4.6.2

Improved design

The initial architecture has shown some weakness in its modularity and was not able to completely support the RDF(S) features. We have revised the architectural pattern to improve the modularity and the domain model representation to strictly adhere to RDF(S) specification. In this section, we introduce our early work on the improved design of ActiveRDF. At the present time, the improved design of ActiveRDF has no concrete implementation. 4.6.2.1 Architecture

It can be remarked that ActiveRDF have a vertical structure composed of a stack of components where high-level components, such as the Virtual API, rely on lower level, such as the Mapping or Adapter. One of the main problem in the initial architecture of ActiveRDF Renaud Delbru Epita Scia 2006

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Figure 4.8: Overview of the improved architecture of ActiveRDF was the high dependence between two components. To build an architecture containing well separated components, we follow the Layers architectural pattern that helps to structure applications that can be split into groups of subtasks. Each group of subtasks is at a particular level of abstraction and each level only depends on the previous lower level [20, p. 31]. As described in [20, p. 48], such an architectural pattern has several benefits: • If each level of abstraction is clearly defined, then the tasks and interfaces of each layer can be standardised. • Standardized interfaces between layers usually confine the effect of code changes to the layer that is changed. Then, the modification or the exchange of a component does not affect the other parts of the application. • Since lower levels are independent from the others, these components can effortlessly reused. For instance, the Adapter layer, which is the lower level component and does not depend on other components, can be reused as a stand-alone application. The improved architecture, schematised in Fig. 4.8, is composed of five layers and of an intermediate data model accessible by all layers: Graph The graph model is the intermediate representation of RDF data inside ActiveRDF. All data exchange between components are based on this data model. Domain interface In the same way as the Virtual API in the previous architecture, the domain interface is the application entry point and provides all the ActiveRDF functionality. This layer extends the graph layer and hides graph structure behind domain Renaud Delbru Epita Scia 2006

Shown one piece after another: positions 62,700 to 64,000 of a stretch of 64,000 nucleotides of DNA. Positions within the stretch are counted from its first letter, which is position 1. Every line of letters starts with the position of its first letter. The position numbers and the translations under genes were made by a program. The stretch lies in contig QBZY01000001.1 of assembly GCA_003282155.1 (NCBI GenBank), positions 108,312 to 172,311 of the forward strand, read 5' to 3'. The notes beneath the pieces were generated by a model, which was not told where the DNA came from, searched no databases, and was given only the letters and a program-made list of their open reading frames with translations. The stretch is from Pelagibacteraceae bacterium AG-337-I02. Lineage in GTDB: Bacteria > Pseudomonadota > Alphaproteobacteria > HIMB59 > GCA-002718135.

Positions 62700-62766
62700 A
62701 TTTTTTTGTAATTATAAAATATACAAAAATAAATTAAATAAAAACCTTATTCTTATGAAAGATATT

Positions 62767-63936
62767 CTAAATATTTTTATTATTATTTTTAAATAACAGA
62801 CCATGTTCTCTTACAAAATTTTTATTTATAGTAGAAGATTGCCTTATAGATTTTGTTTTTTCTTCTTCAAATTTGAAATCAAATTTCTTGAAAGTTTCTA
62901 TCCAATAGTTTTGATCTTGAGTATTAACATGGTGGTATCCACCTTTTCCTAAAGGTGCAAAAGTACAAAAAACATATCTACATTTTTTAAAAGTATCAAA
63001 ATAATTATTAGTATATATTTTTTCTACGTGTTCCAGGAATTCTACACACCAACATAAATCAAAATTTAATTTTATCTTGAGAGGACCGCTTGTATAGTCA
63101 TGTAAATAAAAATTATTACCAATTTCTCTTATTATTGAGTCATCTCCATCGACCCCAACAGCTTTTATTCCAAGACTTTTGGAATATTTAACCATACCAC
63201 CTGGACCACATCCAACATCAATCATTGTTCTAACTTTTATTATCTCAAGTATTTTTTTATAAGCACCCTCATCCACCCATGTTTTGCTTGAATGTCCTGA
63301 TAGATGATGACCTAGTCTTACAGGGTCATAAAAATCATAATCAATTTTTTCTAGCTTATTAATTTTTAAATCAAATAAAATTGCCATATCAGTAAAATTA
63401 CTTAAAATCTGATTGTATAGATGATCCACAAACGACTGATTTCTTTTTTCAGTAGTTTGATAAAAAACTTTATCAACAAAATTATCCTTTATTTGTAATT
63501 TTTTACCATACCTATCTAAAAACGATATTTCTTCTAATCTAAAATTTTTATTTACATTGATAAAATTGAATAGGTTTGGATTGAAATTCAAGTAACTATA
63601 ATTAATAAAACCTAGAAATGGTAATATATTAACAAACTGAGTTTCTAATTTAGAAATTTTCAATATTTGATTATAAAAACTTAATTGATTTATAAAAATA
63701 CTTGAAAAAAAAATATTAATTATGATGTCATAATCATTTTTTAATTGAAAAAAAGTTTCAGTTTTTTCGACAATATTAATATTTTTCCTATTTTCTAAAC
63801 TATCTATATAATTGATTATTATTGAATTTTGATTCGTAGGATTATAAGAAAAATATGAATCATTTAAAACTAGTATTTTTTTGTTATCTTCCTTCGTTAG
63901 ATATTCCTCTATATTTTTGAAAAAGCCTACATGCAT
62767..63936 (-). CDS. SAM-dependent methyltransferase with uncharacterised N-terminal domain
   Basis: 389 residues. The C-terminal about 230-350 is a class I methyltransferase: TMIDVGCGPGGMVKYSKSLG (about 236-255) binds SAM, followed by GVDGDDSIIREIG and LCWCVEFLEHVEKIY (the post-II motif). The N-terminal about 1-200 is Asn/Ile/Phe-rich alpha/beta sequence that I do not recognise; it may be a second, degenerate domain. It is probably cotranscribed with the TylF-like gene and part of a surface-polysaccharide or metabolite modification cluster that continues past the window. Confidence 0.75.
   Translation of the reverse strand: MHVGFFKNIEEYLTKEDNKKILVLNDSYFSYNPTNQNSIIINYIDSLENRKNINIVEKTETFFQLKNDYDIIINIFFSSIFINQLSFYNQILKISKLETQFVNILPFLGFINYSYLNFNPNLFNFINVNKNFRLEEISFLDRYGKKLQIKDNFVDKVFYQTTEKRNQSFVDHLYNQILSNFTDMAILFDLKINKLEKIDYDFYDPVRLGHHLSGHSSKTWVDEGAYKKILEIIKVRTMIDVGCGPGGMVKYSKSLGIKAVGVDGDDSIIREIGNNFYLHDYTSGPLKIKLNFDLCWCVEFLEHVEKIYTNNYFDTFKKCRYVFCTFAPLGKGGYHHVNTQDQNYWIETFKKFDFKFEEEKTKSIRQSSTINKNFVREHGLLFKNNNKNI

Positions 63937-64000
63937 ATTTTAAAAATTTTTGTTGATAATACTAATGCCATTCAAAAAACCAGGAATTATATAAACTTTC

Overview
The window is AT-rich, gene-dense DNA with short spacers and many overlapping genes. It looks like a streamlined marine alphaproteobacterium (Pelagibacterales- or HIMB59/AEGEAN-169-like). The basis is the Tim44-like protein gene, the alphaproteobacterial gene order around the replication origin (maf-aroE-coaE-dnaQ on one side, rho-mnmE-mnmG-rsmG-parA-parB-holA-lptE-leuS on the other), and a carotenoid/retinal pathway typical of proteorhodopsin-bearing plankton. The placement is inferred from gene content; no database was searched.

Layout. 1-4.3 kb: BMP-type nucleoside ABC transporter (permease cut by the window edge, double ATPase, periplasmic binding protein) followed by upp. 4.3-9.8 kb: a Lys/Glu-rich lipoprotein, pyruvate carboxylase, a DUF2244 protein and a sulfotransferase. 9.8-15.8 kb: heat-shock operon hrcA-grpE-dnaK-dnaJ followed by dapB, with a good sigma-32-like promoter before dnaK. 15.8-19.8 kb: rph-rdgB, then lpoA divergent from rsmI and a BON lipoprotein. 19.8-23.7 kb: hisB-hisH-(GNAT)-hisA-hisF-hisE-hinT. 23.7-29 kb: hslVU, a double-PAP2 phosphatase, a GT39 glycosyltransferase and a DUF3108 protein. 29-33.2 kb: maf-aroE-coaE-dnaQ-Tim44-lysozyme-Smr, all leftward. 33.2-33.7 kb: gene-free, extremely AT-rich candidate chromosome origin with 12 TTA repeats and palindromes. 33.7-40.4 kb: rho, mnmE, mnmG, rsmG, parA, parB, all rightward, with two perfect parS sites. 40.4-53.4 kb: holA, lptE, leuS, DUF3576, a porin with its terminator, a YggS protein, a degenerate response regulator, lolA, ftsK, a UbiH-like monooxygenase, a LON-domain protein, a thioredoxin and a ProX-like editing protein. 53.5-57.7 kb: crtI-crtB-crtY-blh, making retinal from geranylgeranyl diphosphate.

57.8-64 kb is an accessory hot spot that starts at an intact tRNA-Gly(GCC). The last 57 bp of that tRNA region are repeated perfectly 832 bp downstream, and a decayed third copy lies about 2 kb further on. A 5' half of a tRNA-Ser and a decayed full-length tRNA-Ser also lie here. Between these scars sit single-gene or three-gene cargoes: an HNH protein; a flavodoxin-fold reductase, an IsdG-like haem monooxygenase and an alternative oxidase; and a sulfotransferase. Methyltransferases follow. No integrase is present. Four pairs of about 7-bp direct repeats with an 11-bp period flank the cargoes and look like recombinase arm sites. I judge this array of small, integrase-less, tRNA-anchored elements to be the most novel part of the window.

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Figure 4.9: Variable binding result modelling in ActiveRDF model objects (RDF class and RDF instance) and graph manipulation behind domain logic. Cache In addition to improving time performance, the cache system stores the complete RDF graph, e.g. all RDF data retrieved and domain-specific extensions loaded (in particular the RDF(S) extension). The caching mechanism also supervises access to the complete graph and decides when it is necessary to query the database. Query engine The query engine abstracts database communication at a higher level than the adapters. This layer supervises all operations that must be performed on the database, even writing operations. Federation The federation service keeps all instantiated database connections, supervises task distribution over one or multiple data stores and aggregates results when many databases have been queried together. Adapter As in the initial architecture, the adapter layer is a low-level database abstraction. This layer provides RDF data in a low-level representation (triples) or in intermediate representation (graph). 4.6.2.2 Triple model